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Friday 9 June 2023 Dublin: 17°C
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# power play
Why Ireland's energy companies are lining up to hike electricity prices
Wholesale gas prices are rising – and with them go most energy bills.

AS SURE AS night follows day, electricity prices are as fast to rise as they are slow to fall.

Over the last several weeks, customers of Ireland’s main energy providers have been told that their bills are about to be hiked, by between 4% and 6% in most cases.

Energia, Airtricity, Electric Ireland and Bord Gáis all announced the increases within about four weeks of each other.

While the percentage increases may be relatively small, they are enough to potential add more than €50 to the average household bill. Electricity in Ireland is among the most expensive in Europe, so people are already paying a lot.

So why will consumers have to shell out the extra cash?

The main reason that has been cited by energy firms is the rise in wholesale gas prices. Most electricity in Ireland is produced from gas, therefore the two prices are closely linked. If the price of gas goes up, electricity will probably follow.

The wholesale price is how much businesses pay to buy gas from the market. If the cost of this rises, the increase is often passed onto the end user – although businesses on fixed rates and long-term contracts may take longer to feel the pinch.

During much of 2015 and 2016, the wholesale price of both gas and electricity dropped, with costs falling by just under 30% by the middle of last year.

However, since then the price of gas has been on the up. In September the cost of wholesale gas was up by about a quarter compared to the same period last year.

No Corrib savings

Keith Donnelly, senior energy analyst at Vayu Energy, said that the cost of wholesale gas in Ireland tends to mirror that of the UK.

While gas started flowing from Corrib at the end of 2015, the field cannot meet the whole of Ireland’s energy requirements during the winter months. As gas needs to be imported from the UK, the Irish wholesale price is usually in line with its near neighbour.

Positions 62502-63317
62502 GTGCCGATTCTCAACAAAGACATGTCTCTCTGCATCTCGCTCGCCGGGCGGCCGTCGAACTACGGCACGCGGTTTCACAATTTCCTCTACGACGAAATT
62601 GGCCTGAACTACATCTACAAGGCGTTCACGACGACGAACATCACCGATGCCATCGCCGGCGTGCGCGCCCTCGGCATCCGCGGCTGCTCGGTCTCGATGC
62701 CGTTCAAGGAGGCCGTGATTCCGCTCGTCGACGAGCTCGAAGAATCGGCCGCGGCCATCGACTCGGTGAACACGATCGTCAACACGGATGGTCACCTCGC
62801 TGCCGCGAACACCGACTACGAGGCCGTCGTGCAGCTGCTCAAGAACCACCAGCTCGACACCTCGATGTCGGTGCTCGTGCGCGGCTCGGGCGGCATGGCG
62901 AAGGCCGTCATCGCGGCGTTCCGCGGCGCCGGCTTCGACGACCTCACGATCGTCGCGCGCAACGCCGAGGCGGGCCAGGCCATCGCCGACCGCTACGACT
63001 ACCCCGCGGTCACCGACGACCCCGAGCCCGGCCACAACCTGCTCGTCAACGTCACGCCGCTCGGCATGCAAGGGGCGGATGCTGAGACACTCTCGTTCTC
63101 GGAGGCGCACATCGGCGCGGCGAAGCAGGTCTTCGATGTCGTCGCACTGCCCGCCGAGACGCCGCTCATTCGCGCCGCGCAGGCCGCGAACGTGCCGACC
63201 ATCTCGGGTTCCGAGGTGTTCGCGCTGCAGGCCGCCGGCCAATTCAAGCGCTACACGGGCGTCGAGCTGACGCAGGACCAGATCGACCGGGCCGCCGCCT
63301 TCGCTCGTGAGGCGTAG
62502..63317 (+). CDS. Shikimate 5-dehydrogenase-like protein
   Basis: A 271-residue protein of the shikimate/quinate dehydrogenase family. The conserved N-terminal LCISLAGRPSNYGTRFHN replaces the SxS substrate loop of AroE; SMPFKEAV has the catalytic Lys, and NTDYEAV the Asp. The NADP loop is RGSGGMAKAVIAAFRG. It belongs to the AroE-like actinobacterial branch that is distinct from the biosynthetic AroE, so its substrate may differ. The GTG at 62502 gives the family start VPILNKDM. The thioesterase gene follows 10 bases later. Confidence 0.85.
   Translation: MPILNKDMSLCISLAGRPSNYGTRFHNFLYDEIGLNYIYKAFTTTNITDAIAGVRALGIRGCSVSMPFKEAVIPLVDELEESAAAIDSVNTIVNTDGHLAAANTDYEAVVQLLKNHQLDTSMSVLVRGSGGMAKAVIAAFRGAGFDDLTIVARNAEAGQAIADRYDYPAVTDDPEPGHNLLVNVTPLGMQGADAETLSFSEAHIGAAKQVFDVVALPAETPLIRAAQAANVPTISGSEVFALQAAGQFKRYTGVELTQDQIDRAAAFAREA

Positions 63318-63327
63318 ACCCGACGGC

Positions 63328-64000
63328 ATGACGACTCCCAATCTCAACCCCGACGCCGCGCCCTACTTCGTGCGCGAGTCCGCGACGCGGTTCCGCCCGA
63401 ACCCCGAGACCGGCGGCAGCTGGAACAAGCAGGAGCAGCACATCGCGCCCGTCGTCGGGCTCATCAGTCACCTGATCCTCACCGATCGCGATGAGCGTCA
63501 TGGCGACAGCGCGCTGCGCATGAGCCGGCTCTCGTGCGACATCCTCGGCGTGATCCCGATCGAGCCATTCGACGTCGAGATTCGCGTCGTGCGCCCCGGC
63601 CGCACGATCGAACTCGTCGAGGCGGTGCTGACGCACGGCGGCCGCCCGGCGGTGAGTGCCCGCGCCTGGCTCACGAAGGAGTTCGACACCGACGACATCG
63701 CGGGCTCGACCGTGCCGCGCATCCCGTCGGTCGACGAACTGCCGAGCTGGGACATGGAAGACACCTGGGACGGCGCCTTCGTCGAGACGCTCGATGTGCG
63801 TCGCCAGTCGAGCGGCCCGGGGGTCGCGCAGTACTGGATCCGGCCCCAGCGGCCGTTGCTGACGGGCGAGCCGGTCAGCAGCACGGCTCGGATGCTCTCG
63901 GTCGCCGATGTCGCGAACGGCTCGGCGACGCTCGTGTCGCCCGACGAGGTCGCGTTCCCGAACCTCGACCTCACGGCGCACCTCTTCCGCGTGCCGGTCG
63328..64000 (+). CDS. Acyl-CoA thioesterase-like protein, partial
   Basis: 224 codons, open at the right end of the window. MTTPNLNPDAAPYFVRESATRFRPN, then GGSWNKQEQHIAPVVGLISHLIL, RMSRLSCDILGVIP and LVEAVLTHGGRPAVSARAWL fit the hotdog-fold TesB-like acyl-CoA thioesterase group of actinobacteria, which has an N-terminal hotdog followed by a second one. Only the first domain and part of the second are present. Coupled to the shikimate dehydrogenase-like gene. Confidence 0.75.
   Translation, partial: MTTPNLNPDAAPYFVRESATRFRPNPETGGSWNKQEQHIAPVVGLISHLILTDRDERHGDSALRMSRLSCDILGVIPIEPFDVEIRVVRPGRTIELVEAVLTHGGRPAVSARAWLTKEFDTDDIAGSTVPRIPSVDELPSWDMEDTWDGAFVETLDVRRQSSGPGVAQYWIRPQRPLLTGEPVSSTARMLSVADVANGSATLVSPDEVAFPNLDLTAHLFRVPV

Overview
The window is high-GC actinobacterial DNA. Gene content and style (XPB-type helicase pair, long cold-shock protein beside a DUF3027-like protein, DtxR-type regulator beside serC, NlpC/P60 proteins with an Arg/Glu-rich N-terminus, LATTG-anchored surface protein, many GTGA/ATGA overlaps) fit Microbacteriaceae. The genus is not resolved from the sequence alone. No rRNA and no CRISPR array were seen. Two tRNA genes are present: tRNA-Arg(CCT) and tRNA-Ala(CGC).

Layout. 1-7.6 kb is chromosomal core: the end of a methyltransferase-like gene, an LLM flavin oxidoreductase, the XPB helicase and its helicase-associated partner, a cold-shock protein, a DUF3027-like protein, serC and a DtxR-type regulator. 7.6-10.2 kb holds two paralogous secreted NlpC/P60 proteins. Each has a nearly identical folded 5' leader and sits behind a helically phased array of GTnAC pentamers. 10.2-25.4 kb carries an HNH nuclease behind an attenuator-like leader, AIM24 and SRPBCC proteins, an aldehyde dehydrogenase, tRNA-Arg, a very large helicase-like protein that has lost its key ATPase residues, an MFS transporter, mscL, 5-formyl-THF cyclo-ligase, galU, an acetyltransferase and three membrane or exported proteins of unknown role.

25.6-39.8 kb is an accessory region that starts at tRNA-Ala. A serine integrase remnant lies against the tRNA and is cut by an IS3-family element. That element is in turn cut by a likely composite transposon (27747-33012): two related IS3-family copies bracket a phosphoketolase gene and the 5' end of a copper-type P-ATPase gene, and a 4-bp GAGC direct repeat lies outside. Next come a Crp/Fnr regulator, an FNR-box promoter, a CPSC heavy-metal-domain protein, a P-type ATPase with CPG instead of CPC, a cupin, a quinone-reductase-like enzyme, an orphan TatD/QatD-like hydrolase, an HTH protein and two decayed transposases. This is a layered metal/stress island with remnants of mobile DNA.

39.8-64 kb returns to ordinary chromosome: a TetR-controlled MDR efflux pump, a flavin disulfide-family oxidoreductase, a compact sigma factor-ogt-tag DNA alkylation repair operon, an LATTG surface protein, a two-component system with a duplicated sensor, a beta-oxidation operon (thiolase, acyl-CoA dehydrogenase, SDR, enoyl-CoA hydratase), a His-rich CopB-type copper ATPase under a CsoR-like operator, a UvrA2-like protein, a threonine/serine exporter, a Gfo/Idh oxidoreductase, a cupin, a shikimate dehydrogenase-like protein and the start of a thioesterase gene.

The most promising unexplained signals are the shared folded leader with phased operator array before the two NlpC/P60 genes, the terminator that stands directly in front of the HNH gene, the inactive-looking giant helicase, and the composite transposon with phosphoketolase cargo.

“Corrib coming on-stream hasn’t made gas cheaper, Corrib is more about security of supply for Ireland. If something was to happen to the UK pipeline, we wouldn’t be as reliant,” said Donnelly.

Meanwhile, there are three main reasons why the cost of wholesale gas in the UK is rising.

File Photo Gas Networks Ireland has said it hopes to restore full access to the gas supply in the west by Sunday afternoon. Mark Stedman / The Corrib gas facility Mark Stedman / /

First, a major storage facility, which was the only place in the UK that gas could be stored long-term, has been decommissioned. This makes buying gas riskier, adding to the cost.

“The second is the gas prices in Asia and South America are more expensive than in the UK, so UK prices have to be increased to attract those cargos,” Donnelly said.

“The third is natural demand. At the moment we are in the winter gas season and there is generally an increase in demand. And when demand increases prices increase.”

Shop around

Many energy companies also tend to work off of a year that runs from October to October, which means that this time of year is when they would look at their pricing.

Around October is also generally when network costs are decided. Energy suppliers, such as Energia, have to pay a charge to ESB to support the maintenance of its network.

The Commission for Regulation of Utilities (CRU) recently announced that this charge would rise on 1 October. The increase was equivalent to the average residential customer’s bill rising by about €12 per year.

“It’s the decision of the supplier on whether to pass through the costs to the consumers, but they mostly do,” said Eoin Clarke, the managing director of price comparison website

He also pointed out that consumers have been hit with a double whammy as the Public Service Obligation (PSO) levy has also increased, adding about €24 onto the average household bill.

Clarke said that prices could continue to rise, which meant there was more reasons for customers to shop around to get the best deals – particularly those on standard tariffs.

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Written by Paul O’Donoghue and posted on

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